Exercise Does Not Offset Affects of Binge Drinking

Few people may recognize an association between binge drinking and regular exercise, but it turns out that one helps to compensate for the other. A recent news report on a site for Bulgaria shares the results of a new survey that more than 25 percent of drinkers exercise regularly to compensate for a spree of binge drinking.

This study involved a poll of 2,400 adults and found that one in five drank double the NHS recommended amount. In addition, experts warn that while exercising is good for the heart and to burn calories, it does not counter the effects of excessive drinking.

The survey – known as the UK Government’s Know Your Limits campaign – suggests that more than 3.8 million adults exercise simply to compensate for binge drinking. Those who were drinking double the recommended amount truly believed they could counter any negative affects by exercising or playing a sport.

To show a comparison, only 10 percent of those not exceeding NHS recommendations of 3 to 4-units of alcohol a day for men and 2 to 3-uits a day for women, actually exercised.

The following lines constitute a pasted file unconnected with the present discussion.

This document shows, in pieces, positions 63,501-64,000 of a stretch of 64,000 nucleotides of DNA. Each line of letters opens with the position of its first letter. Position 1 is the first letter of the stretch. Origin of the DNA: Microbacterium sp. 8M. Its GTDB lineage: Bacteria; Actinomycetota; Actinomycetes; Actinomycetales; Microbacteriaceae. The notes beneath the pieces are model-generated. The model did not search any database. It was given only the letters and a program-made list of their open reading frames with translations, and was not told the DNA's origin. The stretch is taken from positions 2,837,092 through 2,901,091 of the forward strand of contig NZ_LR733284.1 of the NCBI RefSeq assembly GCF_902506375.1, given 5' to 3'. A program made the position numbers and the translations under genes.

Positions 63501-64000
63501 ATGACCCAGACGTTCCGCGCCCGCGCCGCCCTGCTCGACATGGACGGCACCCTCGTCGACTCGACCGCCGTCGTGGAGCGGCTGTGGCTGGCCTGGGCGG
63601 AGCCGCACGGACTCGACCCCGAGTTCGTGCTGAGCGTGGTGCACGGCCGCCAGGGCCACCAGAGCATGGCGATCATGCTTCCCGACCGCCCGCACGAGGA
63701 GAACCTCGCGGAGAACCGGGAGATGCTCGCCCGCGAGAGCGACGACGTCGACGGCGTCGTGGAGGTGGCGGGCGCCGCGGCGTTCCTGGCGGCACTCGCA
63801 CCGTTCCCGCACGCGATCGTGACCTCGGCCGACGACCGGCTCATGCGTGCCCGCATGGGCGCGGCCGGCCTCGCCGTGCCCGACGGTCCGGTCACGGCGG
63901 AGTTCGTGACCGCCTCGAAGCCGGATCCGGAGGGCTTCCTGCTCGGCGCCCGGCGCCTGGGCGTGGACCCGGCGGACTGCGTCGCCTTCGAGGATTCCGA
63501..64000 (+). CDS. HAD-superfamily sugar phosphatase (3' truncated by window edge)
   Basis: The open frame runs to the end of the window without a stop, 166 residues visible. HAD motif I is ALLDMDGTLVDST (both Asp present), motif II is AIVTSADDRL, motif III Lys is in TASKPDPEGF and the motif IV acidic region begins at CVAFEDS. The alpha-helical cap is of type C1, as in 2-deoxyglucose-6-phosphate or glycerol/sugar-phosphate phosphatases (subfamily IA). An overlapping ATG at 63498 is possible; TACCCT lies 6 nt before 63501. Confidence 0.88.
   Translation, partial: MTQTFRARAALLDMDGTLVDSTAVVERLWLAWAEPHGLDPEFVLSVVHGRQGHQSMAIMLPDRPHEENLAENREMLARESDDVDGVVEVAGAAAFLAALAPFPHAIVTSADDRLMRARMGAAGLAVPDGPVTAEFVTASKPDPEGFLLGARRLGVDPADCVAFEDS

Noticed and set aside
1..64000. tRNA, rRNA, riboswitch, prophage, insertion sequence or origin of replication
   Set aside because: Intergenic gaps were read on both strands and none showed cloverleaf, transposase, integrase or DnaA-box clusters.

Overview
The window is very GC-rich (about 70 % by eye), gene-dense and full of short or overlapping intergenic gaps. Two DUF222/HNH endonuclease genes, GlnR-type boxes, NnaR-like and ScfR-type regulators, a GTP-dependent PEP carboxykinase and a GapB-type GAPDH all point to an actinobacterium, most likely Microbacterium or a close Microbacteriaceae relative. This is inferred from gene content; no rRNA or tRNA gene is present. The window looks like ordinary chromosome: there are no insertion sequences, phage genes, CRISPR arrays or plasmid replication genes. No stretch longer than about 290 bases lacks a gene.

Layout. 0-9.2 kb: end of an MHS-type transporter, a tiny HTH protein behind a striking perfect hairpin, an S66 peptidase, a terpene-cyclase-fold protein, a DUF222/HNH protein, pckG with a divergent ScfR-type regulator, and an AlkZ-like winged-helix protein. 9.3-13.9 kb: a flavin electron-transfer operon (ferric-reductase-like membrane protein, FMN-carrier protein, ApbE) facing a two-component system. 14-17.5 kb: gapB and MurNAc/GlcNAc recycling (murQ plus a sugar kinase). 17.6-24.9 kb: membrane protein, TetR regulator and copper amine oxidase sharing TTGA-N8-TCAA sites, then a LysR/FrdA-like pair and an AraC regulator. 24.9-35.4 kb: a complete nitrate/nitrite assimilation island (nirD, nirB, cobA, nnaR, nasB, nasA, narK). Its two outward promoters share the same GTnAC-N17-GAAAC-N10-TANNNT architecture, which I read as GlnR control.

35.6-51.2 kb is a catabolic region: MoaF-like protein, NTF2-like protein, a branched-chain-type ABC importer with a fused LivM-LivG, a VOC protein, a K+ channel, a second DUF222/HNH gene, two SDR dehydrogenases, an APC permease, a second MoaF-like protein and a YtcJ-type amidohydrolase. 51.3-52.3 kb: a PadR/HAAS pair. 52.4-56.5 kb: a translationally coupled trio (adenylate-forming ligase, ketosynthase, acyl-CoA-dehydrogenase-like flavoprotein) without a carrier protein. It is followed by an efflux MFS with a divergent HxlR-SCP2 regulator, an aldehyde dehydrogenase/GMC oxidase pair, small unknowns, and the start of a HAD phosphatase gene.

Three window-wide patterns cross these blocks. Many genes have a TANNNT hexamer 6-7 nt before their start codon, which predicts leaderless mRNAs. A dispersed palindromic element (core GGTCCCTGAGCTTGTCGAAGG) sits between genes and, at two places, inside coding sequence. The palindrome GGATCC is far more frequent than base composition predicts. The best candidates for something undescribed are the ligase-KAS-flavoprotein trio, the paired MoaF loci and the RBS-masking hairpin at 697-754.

Industry research has found that men and women, who regularly drink 8-units and 6-units respectively, are 5-times more likely than non-drinkers to get mouth cancer and 3-times as likely to suffer a stroke.

Authorities have been trying to change the heavy boozing culture, but conflicting data from the media and the government helps to only increase the chaos and lead to further problems.

The results of this particular study are important and must be communicated to those partaking in such activities – not to thwart their exercise regimen, but instead their binge drinking activities.

There is still hope.

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